Empty calories, those from foods with little or no nutritional value, are another factor to consider. Things like white sugar, soda, and many ultra-processed snack foods don’t provide much, if any, benefit in the form of protein, vitamins, or minerals despite having a high calorie count. the opposite would be nutrient rich foods that are high in nutrients or fiber, while still being relatively low in calories. Some examples are spinach, apples, and beans.

And don’t think of empty calories as neutral. Nutritionists consider them harmful calories because they can have a negative effect on health. Some of the biggest contributors to weight gain are potato chips and sugary drinks. On the other hand, foods that are inversely associated with weight gain are vegetables, whole grains, fruits, nuts, and yogurt.

More to your health than calories and weight

It is indisputable that for weightloss, the difference between the number of calories consumed and the number of calories exerted through exercise is the most important factor. But don’t be fooled. While weight does play a role in health and longevity, weight loss alone does not equal health.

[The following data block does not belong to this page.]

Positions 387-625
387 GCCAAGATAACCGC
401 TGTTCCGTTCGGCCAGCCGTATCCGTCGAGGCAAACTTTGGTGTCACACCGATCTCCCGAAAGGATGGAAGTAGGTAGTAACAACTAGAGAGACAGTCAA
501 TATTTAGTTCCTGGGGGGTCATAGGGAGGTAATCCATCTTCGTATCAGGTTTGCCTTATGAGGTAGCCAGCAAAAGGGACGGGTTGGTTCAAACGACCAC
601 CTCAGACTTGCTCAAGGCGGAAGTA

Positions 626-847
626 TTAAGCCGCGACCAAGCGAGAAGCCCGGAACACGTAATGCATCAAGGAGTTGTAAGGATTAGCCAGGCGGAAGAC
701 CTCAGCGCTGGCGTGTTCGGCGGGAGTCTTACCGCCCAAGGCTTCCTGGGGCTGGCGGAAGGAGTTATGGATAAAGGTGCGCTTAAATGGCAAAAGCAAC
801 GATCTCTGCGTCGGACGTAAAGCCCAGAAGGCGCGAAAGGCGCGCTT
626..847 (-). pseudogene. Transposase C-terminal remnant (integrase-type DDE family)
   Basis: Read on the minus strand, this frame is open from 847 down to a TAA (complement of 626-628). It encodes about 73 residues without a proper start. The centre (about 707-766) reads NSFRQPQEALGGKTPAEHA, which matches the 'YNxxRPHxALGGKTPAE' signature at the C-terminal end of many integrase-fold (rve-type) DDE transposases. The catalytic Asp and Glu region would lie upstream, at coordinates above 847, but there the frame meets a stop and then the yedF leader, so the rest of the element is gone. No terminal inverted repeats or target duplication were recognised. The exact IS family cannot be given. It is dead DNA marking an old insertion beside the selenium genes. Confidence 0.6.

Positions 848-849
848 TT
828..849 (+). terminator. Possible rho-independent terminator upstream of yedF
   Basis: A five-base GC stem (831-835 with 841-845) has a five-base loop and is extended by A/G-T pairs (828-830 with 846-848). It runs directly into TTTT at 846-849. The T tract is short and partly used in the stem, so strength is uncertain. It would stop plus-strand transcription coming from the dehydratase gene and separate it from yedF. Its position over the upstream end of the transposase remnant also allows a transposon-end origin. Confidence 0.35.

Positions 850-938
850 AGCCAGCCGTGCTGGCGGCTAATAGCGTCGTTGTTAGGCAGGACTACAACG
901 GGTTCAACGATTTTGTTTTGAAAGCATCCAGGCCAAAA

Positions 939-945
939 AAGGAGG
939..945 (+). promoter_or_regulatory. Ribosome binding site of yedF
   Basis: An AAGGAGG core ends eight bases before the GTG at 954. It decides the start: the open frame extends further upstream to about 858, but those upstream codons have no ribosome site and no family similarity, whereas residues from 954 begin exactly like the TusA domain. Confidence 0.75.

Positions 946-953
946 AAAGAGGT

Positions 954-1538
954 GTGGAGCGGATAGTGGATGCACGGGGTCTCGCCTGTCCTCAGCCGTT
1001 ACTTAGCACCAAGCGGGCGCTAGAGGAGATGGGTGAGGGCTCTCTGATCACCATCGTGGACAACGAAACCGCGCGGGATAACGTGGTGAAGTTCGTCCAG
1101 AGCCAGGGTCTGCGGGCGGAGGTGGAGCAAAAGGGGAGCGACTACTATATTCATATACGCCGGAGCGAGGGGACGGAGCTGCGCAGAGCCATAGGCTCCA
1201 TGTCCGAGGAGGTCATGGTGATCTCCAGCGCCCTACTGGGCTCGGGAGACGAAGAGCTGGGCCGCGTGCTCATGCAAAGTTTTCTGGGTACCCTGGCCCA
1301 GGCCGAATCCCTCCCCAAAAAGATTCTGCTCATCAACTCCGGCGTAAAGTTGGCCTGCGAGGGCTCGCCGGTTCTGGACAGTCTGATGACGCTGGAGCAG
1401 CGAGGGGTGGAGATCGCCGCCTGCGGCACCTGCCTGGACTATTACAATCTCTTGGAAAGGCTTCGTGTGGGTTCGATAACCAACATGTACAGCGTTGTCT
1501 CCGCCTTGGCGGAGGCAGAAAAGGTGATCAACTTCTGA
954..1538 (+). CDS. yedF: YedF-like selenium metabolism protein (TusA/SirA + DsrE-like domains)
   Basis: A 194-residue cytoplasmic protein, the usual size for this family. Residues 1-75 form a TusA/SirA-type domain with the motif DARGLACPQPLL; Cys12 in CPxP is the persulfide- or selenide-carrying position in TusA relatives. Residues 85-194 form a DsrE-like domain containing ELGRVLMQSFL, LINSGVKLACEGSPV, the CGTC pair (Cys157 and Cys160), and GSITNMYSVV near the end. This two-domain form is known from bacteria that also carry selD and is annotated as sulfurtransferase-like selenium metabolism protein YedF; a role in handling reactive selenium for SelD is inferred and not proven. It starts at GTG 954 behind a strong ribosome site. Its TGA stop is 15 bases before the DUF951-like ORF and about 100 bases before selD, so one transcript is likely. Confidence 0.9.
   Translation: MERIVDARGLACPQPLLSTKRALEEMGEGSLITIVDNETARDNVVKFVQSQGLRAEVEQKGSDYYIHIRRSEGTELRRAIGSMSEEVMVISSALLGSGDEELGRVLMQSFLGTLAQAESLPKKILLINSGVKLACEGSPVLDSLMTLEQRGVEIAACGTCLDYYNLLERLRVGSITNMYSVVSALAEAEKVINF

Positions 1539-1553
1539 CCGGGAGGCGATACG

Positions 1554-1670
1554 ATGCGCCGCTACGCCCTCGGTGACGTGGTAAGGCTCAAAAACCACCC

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Yes, some high-protein diets do seem to promote weight loss, at least in the short term. But epidemiologists know that in areas where people live the longest (about 100 years on average) eat a primarily plant-based diet, with less protein of animal origin and less mono and polyunsaturated fats.

I often hear friends or clients say things like, “It’s those carbs that are making me fat” or “I need to go on a low-carb diet.” But these complaints drive dietitians like me crazy. Carbohydrates include foods like Coca-Cola and candy canes, but also apples and spinach. Reducing the consumption of simple carbohydrates such as soft drinks, baked goods with refined flour, pasta and sweets will definitely have a positive impact on health. But cutting out carbohydrates like vegetables and fruits will have the opposite effect.

A diet high in plant-based protein and carbohydrates mainly from vegetables, fruits, nuts and legumes is healthiest diet known to researchers for longevity and the prevention of chronic diseases such as heart disease, cancer, hypertension and many other conditions.

The modern Western diet suffers from a increase in the amount of calories consumed with a competitor decreased quality of calories accomplished. And researchers now know that calories from different foods have different effects on satiety, insulin response, the process of converting carbohydrates into body fat, and metabolic energy expenditure.

When it comes to your health, count more on the quality of the calories you eat than on the calorie count.

is an associate professor of nutrition at Mississippi State University. This article was first published on The Conversation.